Sunday was a great GA day for me. It started off as a Pilots and Paws rescue flight for a one-eyed cat named Gio. Since I was headed up to the San Francisco Bay Area, I thought I would contact my 96 year-old pen pal/friend William Mason [Army Air Corps Flight Instructor at Rankin Field [Tulare, CA] with my Dad, and brother to uber famous Sammy Mason] to see if we could meet up for a burger at the 29er Diner. The combination of a charity flight, using a friendly small airport and meeting with a WWII aviator makes for a perfect GA day.

As a recently minted instrument rated pilot I was excited to get a little “actual” with the smoke and haze from the horrible Thomas fire. I completed all my flight planning with Foreflight, Skyvector, and the NOAA site for weather… severe clear except for smoke in vicinity of departure airport, Santa Maria, CA. I filed the flight plan online and got an email from Foreflight that it was received by flight service [she thinks “What a rock star I am for using all this wonderful technology.”]

Originally Pilots and Paws had requested Santa Rosa Airport, which is a wonderful larger airport, but, as anyone who has flown with me to Oshkosh knows, I love to go to small GA airports and support more “mom and pop” FBOs. So I asked for Petaluma and received that as a final destination.

When I left the house in morning the sky looked like dusk instead of dawn due to the smoke. I could see that San Luis Obispo was clear, so I thought at most, I would be in the smoke [IFR] for a few minutes. Opening the hangar door I could see a fine layer of ash all over my airplane cover. As I loaded up the plane I looked out and saw the tiniest of tiny suns trying to burn through the smoke. [Gio was not able to make it to Santa Maria due to the high winds and turbulence in Riverside, but I decided to head north anyway.]

I got my taxi clearance and asked tower for my IFR clearance to Petaluma. The next bit of news was not so happy “6619U I have no IFR flight plan for you in the system.” Drat! I mentioned that I had even gotten an email confirmation. Hmmm. I let the lovely tower folks [really they are, no sarcasm there] know when I was done taxiing I would figure it out. Figure it out I did. Guess who filed the plan for a WEEK from today? Me, yup me. Duh. Luckily I had the routing, so no worries, got it put into the system. I departed on the obstacle departure procedure and up to the Bay Area. The smoke was maybe 800 feet above ground level… maybe. I was in the smoke, I mean in the smoke. Could not see anything, nothing but white. “Okay sister, this is what you are trained for, instrument scan, track the course, you can do this. Probably won’t be but a minute or two.” Yeah—no. Just under thirty minutes later I come out of the smoke right over the Paso Robles airport. I knew that my VOR tracking was not the best while in the smoke. I was disappointed that I sort of got flustered but I was able to just regain my composure and soldier on.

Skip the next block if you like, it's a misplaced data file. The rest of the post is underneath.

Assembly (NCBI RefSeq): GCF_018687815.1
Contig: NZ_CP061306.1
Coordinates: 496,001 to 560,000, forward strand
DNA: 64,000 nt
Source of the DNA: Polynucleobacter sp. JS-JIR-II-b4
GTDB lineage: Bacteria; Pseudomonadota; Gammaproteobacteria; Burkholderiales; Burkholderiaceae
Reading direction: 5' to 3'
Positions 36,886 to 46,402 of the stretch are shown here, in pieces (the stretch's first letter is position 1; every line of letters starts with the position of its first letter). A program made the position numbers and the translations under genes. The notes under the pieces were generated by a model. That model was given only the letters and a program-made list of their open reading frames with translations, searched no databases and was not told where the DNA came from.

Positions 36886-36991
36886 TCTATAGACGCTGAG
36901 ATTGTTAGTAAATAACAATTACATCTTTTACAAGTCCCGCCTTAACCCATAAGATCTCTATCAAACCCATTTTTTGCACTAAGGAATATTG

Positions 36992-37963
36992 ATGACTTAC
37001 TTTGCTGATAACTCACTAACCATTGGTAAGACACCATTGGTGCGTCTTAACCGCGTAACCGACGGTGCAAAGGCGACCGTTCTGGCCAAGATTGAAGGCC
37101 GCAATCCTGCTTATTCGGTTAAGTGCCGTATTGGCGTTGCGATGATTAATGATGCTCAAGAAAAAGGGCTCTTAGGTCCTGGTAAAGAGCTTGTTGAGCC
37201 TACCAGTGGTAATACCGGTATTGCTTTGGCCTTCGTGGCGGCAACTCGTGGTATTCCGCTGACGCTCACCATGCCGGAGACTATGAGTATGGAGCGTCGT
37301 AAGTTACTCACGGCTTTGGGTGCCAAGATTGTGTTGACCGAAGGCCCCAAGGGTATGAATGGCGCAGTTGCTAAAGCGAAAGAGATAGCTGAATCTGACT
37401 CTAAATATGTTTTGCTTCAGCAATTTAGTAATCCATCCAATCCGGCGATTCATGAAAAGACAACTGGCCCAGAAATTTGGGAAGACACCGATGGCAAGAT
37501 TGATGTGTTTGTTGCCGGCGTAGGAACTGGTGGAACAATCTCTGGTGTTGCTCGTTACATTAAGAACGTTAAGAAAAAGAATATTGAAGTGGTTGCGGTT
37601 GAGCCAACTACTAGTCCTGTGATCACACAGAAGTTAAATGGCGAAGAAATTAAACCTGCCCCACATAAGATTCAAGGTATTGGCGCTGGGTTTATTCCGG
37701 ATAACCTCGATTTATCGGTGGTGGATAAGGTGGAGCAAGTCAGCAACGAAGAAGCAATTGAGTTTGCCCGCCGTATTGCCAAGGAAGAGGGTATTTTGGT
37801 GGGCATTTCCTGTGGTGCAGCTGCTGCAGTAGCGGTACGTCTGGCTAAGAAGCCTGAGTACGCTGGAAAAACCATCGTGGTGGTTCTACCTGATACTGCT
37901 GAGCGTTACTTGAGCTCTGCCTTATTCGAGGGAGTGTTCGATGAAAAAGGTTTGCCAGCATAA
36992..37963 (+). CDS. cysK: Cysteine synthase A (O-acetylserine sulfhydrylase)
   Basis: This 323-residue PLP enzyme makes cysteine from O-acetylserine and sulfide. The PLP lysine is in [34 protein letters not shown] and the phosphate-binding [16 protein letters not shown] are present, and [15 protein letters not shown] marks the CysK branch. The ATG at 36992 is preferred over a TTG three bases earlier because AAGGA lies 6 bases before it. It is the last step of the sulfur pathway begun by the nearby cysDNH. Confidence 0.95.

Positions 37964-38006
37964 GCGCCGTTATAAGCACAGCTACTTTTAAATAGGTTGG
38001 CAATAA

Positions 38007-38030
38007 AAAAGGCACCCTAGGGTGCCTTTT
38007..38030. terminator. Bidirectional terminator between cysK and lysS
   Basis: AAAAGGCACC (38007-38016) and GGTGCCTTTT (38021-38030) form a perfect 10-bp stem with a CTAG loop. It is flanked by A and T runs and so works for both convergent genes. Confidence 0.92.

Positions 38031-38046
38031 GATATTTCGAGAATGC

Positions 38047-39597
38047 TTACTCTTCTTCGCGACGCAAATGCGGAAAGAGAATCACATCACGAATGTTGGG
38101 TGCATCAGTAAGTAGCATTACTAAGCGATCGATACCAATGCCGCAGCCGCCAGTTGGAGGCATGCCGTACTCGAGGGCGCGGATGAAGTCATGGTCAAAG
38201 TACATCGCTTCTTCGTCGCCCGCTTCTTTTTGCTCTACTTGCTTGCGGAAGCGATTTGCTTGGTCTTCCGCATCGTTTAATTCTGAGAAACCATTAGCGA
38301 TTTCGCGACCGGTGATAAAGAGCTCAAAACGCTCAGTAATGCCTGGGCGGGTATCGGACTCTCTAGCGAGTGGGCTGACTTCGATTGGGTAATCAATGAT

I flew up the Pacific coast and the CAVU day was spectacular. ATC was super busy and very helpful. I asked for the Bay Tour [as did about a hundred others] and was grinning ear to ear flying over the Golden Gate Bridge, Alcatraz, Angel Island and the San Francisco bay. After the tour and the photos, I turned to Petaluma [O69].

There were six other airplanes in the pattern at O69/Petaluma. There were a few students working the pattern, a Waco buzzing around, two helicopters practicing taxiing, and even another Mooney landing right before me. The fuel price is one of the best in the Bay Area/wine country. I taxied to a transient tie down and then struggled a bit to push Maggie back into the spot. Before I knew it a local named John was there asking if I needed a hand, which I gladly accepted.

We got on the waiting list for indoor seating at the 29er Diner and the next few hours were spent with Bill and his daughter. We got to enjoy a great lunch, catch up, talk about aviation and some of his glory days. Bill owned a Stearman for many years, which he flew across country with his wife.